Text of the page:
Chinese president emphasizes cybersecurity during Seattle visit
In a policy address peppered with Hollywood allusions and assurances of China’s economic health, President Xi Jinping pledged Tuesday that his country would protect the rights of foreign investors and vowed that the nation would “never close its open door to the world.”
Xi kicked off his first state visit to the U.S. with a rare speech to an American audience, a gathering of business executives in Washington state, a regular haunt of Chinese leaders and his country’s No. 1 trading partner among the 50 states.
Emphasizing the importance of technology to his country and and his visit, Xi was joined at the head table by Bill and Melinda Gates, Microsoft Chief Executive Satya Nadella, Qualcomm head Steve Mollenkopf and Lu Wei, China’s cyberspace czar.
On the key issue of cyberattacks, Xi called his country “a strong defender of cybersecurity” and “a victim of hacking.” And he said China wanted to start “a high-level joint dialogue mechanism with the United States on fighting cybercrimes.”
“The Chinese government will not engage in commercial theft or encourage or support such theft by anyone,” Xi told the packed ballroom at an evening banquet at the Westin hotel in Seattle. “Commercial cybertheft and hacking against government networks are crimes that must be punished in accordance with the law and relevant international treaties.”
In the weeks leading up to Xi’s visit to Seattle, Washington, D.C., and New York, the Obama administration was working on possible sanctions against Chinese individuals and businesses believed to have hacked into U.S. business and government databases.
Although 11th-hour discussions prevented sanctions before Xi arrived in the U.S., deputy national security advisor Ben Rhodes reiterated the White House position that sanctions were still a possibility.
“We made very clear to China our deep concerns about certain cyberactivities,” Rhodes told reporters during a conference call Tuesday. “In particular, we focused on a Chinese government-sponsored, cyber-enabled theft of confidential business information and proprietary technology from U.S. companies.
“This is not just a matter of whether or not countries conduct traditional espionage,” Rhodes said. “It’s a matter of whether our businesses can have the confidence that they can operate in China or operate globally without being subjected to cyberintrusions and [attempts] to steal their intellectual property.”
Zachary Goldman, a former U.S. Treasury and Defense Department official, said that while there has been buzz that the U.S. and China might announce some mutually agreed-upon limits on conducting cyberattacks on each other’s crucial infrastructure, such a deal would not address the “fundamental underlying issues in the U.S.-China cyber-relationship” — industrial cyberespionage.
Such a deal “doesn’t begin to address a consistent complaint of high-level U.S. policymakers for several years, not to mention the business community, which is quite rightly disturbed at wholesale theft of [intellectual property],” said Goldman, who is executive director of NYU’s Center on Law and Security. “This is something the former director of the NSA has called … the ‘greatest transfer of wealth in history.’”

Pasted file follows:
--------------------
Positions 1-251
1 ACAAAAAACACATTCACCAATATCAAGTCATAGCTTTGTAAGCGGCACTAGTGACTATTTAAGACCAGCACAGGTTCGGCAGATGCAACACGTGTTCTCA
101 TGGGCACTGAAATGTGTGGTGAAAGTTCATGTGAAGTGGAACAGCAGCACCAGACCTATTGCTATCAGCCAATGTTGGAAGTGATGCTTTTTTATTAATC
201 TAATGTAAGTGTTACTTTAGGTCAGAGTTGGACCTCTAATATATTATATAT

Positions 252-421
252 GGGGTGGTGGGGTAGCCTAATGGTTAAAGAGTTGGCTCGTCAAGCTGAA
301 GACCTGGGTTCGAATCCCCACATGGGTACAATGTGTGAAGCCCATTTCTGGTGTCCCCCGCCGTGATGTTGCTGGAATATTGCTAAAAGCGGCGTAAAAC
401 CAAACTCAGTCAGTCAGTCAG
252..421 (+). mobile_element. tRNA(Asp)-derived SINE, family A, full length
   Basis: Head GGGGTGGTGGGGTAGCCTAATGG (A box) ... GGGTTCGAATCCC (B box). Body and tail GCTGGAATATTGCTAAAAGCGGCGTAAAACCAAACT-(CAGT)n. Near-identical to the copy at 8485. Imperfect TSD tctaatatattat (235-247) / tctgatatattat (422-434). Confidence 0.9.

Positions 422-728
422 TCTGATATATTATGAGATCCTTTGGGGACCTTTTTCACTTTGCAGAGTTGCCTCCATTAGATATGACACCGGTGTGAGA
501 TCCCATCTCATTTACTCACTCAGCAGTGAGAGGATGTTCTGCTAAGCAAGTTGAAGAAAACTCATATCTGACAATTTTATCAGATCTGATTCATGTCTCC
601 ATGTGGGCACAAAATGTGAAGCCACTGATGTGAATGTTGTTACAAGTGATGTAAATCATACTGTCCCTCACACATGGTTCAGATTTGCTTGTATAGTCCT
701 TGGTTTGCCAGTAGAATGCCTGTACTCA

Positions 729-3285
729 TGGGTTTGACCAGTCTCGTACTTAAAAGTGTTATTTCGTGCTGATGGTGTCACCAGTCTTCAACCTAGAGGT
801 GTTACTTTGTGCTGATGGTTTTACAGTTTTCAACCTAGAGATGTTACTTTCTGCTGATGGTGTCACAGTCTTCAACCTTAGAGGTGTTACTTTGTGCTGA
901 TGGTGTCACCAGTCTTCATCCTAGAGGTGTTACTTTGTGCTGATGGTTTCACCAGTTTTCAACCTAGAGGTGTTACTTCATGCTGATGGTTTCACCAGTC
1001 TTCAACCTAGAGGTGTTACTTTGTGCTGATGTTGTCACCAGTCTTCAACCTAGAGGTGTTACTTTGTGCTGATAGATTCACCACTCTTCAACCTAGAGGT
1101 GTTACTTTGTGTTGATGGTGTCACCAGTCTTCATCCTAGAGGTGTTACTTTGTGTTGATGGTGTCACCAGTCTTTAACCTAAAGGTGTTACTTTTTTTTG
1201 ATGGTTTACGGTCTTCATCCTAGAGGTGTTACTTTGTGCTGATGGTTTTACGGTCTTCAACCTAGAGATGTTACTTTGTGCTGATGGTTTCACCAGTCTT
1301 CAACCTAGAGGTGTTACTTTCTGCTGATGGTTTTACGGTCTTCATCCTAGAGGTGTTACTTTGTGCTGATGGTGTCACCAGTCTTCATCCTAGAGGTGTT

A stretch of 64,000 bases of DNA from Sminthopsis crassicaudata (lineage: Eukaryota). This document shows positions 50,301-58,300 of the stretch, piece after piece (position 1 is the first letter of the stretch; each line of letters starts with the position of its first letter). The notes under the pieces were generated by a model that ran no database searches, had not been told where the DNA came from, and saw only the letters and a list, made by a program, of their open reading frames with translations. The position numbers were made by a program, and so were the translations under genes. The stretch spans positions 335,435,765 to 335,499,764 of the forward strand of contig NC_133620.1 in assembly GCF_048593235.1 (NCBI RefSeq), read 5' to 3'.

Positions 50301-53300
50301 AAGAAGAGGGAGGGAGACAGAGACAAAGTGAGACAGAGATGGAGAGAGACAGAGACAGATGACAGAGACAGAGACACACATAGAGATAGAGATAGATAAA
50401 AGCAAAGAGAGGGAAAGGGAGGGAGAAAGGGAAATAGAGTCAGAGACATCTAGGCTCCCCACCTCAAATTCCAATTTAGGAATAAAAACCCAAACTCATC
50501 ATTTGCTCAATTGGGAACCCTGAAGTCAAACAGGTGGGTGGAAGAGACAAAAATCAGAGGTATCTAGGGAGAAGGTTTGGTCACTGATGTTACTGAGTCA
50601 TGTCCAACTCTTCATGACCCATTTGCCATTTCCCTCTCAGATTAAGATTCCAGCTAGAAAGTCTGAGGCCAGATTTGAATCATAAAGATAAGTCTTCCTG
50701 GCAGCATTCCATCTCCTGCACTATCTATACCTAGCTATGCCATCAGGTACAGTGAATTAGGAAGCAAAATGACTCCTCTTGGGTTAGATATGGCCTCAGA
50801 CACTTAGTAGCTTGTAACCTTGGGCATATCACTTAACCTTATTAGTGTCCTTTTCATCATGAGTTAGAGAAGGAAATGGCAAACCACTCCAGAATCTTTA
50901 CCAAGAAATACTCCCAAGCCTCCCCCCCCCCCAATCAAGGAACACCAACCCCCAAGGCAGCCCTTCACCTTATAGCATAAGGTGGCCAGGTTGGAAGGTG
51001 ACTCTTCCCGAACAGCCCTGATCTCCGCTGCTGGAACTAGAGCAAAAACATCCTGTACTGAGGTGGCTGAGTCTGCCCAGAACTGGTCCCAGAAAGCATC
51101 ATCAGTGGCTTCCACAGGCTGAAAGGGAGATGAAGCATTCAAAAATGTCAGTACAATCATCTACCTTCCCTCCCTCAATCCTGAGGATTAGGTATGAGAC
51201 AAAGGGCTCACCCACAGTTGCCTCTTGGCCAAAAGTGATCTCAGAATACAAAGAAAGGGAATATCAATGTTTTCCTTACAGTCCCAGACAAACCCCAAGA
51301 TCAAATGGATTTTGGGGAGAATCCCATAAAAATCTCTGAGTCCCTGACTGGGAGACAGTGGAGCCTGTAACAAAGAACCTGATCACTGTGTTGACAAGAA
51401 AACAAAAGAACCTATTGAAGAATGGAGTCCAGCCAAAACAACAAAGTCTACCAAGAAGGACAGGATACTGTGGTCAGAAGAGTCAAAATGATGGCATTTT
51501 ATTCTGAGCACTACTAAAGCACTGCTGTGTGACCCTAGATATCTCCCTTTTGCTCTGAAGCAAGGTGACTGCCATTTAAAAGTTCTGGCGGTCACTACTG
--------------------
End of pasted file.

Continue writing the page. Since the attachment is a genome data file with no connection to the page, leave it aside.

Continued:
Xi offered no surprises in his speech, sticking to familiar talking points telegraphed long before his visit. He pledged that China would stick to its path of reforms to allow the market to play a greater role in the economy, and said China would not engage in a “currency war.”
He acknowledged that “recent abnormal ups and downs in China’s stock market have caused wide concern,” but he said gyrating Chinese stock markets had been stabilized by government intervention this summer.
It is the “duty of the government,” Xi said, to prevent “massive panic from happening,” and “China’s stock market has reached the phase of self-recovery and self-adjustment.”
Amid deepening rhetoric from Communist Party propaganda authorities on the need to resist “Western values,” Xi pledged that China would “never close its open door to the world.”
And to complaints that international companies were facing unfair policies and an uneven playing field in China, Xi said his government would protect the rights of foreigners investing in China and “treat all market players including foreign-invested companies fairly” — but didn’t offer any new specifics.
China has recently proposed new regulations on foreign nongovernmental organizations that would impose significant new requirements on them and possibly restrict a range of activities by educational institutions, civil society groups, environmental organizations and other entities.
Xi asserted Tuesday that China welcomed such foreign NGOs “so long as their activities are beneficial to the Chinese people.”
The Chinese leader, who rose to power in 2012 and has quickly consolidated control, emphasized that fighting corruption was a key task faced by his administration, and he pushed back against assertions that his widespread anti-graft campaign that has seen the ouster and punishment of tens of thousands of officials was a disguised effort to root out political enemies.
“This has nothing to do with power struggle,” he said. “In this case, there is no ‘House of Cards.’”
The mention of the Netflix series, which can be seen online in China, was just one Hollywood reference made by Xi; in his opening remarks he also tipped his hat to the film “Sleepless in Seattle.”
And in another attempt at a more folksy touch, he mentioned that he had traveled to Cuba, read Hemingway and even enjoyed a mojito at the writer’s favorite bar.
Times staff writers La Ganga reported from Seattle and Makinen from Beijing.
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